Massachusetts Personal Bankruptcy Student Loans Case
Massachusetts personal bankruptcy cases regarding student loans are guided by the strict law that says that there must be “undue hardship.” In a case decided recently, the debtor claimed that her financial condition, which included homelessness and a minimum wage job, qualified her as having an undue hardship. Undue hardship, if found by the Court, will qualify a debtor for a discharge in student loans in a Massachusetts personal bankruptcy. Unfortunately, the case gives us no new guidance; both parties filed motions for summary judgment.
The debtor lost her motion because of a technicality – failing to file an affidavit in a timely fashion, and the creditor, Educational Credit Management Corporation, lost its motion because it relied on the availability of the Income Based Repayment plan, which cannot be the only factor in consideration.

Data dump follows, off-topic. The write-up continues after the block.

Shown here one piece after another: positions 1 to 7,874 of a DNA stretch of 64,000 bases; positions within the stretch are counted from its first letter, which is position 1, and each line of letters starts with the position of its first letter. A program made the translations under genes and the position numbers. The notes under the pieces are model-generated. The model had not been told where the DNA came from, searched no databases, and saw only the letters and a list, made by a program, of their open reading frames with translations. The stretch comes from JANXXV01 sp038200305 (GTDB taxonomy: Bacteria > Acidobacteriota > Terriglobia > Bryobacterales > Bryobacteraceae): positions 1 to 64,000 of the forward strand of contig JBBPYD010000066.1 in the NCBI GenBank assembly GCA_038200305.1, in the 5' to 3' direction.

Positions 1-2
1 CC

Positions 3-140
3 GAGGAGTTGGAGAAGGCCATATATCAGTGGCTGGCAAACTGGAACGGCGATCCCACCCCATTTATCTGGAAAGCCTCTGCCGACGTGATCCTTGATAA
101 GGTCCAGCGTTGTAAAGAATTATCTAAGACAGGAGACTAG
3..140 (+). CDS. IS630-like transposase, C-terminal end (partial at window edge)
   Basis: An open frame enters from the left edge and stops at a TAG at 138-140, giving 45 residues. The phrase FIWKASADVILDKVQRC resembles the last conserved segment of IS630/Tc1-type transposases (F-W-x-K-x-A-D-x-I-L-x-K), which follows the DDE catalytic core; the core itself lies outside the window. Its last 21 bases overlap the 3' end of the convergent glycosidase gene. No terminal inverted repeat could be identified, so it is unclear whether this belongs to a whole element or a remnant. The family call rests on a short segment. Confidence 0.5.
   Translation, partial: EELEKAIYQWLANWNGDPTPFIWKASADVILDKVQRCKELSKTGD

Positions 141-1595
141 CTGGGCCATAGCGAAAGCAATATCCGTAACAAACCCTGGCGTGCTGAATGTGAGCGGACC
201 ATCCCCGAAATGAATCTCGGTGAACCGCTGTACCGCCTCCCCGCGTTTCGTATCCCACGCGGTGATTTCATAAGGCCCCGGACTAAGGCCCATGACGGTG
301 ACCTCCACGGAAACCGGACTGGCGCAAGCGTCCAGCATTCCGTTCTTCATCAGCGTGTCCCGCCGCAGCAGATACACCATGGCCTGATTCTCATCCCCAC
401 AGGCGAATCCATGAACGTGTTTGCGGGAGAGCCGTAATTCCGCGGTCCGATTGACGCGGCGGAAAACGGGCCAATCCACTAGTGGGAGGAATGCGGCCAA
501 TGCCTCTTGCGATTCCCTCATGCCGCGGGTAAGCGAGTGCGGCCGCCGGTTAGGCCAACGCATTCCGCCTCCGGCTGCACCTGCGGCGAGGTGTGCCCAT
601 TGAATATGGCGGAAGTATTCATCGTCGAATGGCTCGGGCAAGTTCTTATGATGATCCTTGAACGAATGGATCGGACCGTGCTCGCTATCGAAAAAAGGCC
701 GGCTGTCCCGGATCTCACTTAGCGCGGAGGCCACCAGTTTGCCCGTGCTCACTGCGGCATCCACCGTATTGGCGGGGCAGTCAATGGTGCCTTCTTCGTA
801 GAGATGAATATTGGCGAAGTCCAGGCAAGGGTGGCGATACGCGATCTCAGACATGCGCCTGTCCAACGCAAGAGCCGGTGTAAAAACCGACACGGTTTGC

Our recent article about discharging student loans in bankruptcy talked about the burden of undue hardship. More importantly, it gave an outline of how to approach loans that were difficult to pay. There are ways to address them. One way not mentioned in our prior blog was the Educational Credit Management Corporation, which provides assistance in repayment.